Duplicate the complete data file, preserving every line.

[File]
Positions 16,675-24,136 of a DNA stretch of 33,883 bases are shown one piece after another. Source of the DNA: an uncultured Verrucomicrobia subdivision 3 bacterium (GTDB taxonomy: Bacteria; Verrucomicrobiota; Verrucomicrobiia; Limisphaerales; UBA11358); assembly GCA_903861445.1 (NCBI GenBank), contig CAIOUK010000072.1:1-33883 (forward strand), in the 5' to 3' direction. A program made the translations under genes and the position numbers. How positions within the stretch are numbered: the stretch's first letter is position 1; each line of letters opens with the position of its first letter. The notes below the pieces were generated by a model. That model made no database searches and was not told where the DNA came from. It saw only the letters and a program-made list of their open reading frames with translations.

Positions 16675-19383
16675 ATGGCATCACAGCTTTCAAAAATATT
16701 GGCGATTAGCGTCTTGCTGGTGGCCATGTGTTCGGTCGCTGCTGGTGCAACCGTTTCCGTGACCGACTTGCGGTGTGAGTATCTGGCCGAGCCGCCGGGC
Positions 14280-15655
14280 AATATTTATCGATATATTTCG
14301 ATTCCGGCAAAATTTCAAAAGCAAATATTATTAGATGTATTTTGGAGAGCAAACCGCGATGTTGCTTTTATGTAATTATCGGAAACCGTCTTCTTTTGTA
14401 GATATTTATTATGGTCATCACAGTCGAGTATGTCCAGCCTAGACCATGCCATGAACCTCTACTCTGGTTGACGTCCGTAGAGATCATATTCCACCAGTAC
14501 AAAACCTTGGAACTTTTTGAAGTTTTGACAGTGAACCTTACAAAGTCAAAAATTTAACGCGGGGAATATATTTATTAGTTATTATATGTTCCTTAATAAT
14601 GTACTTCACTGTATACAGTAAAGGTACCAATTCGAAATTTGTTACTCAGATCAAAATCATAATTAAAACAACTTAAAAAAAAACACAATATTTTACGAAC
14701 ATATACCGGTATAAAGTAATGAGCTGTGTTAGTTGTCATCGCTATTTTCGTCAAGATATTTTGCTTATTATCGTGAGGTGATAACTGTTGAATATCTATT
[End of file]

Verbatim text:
Positions 16,675-24,136 of a DNA stretch of 33,883 bases are shown one piece after another. Source of the DNA: an uncultured Verrucomicrobia subdivision 3 bacterium (GTDB taxonomy: Bacteria; Verrucomicrobiota; Verrucomicrobiia; Limisphaerales; UBA11358); assembly GCA_903861445.1 (NCBI GenBank), contig CAIOUK010000072.1:1-33883 (forward strand), in the 5' to 3' direction. A program made the translations under genes and the position numbers. How positions within the stretch are numbered: the stretch's first letter is position 1; each line of letters opens with the position of its first letter. The notes below the pieces were generated by a model. That model made no database searches and was not told where the DNA came from. It saw only the letters and a program-made list of their open reading frames with translations.

Positions 16675-19383
16675 ATGGCATCACAGCTTTCAAAAATATT
16701 GGCGATTAGCGTCTTGCTGGTGGCCATGTGTTCGGTCGCTGCTGGTGCAACCGTTTCCGTGACCGACTTGCGGTGTGAGTATCTGGCCGAGCCGCCGGGC
Positions 14280-15655
14280 AATATTTATCGATATATTTCG
14301 ATTCCGGCAAAATTTCAAAAGCAAATATTATTAGATGTATTTTGGAGAGCAAACCGCGATGTTGCTTTTATGTAATTATCGGAAACCGTCTTCTTTTGTA
14401 GATATTTATTATGGTCATCACAGTCGAGTATGTCCAGCCTAGACCATGCCATGAACCTCTACTCTGGTTGACGTCCGTAGAGATCATATTCCACCAGTAC
14501 AAAACCTTGGAACTTTTTGAAGTTTTGACAGTGAACCTTACAAAGTCAAAAATTTAACGCGGGGAATATATTTATTAGTTATTATATGTTCCTTAATAAT
14601 GTACTTCACTGTATACAGTAAAGGTACCAATTCGAAATTTGTTACTCAGATCAAAATCATAATTAAAACAACTTAAAAAAAAACACAATATTTTACGAAC
14701 ATATACCGGTATAAAGTAATGAGCTGTGTTAGTTGTCATCGCTATTTTCGTCAAGATATTTTGCTTATTATCGTGAGGTGATAACTGTTGAATATCTATT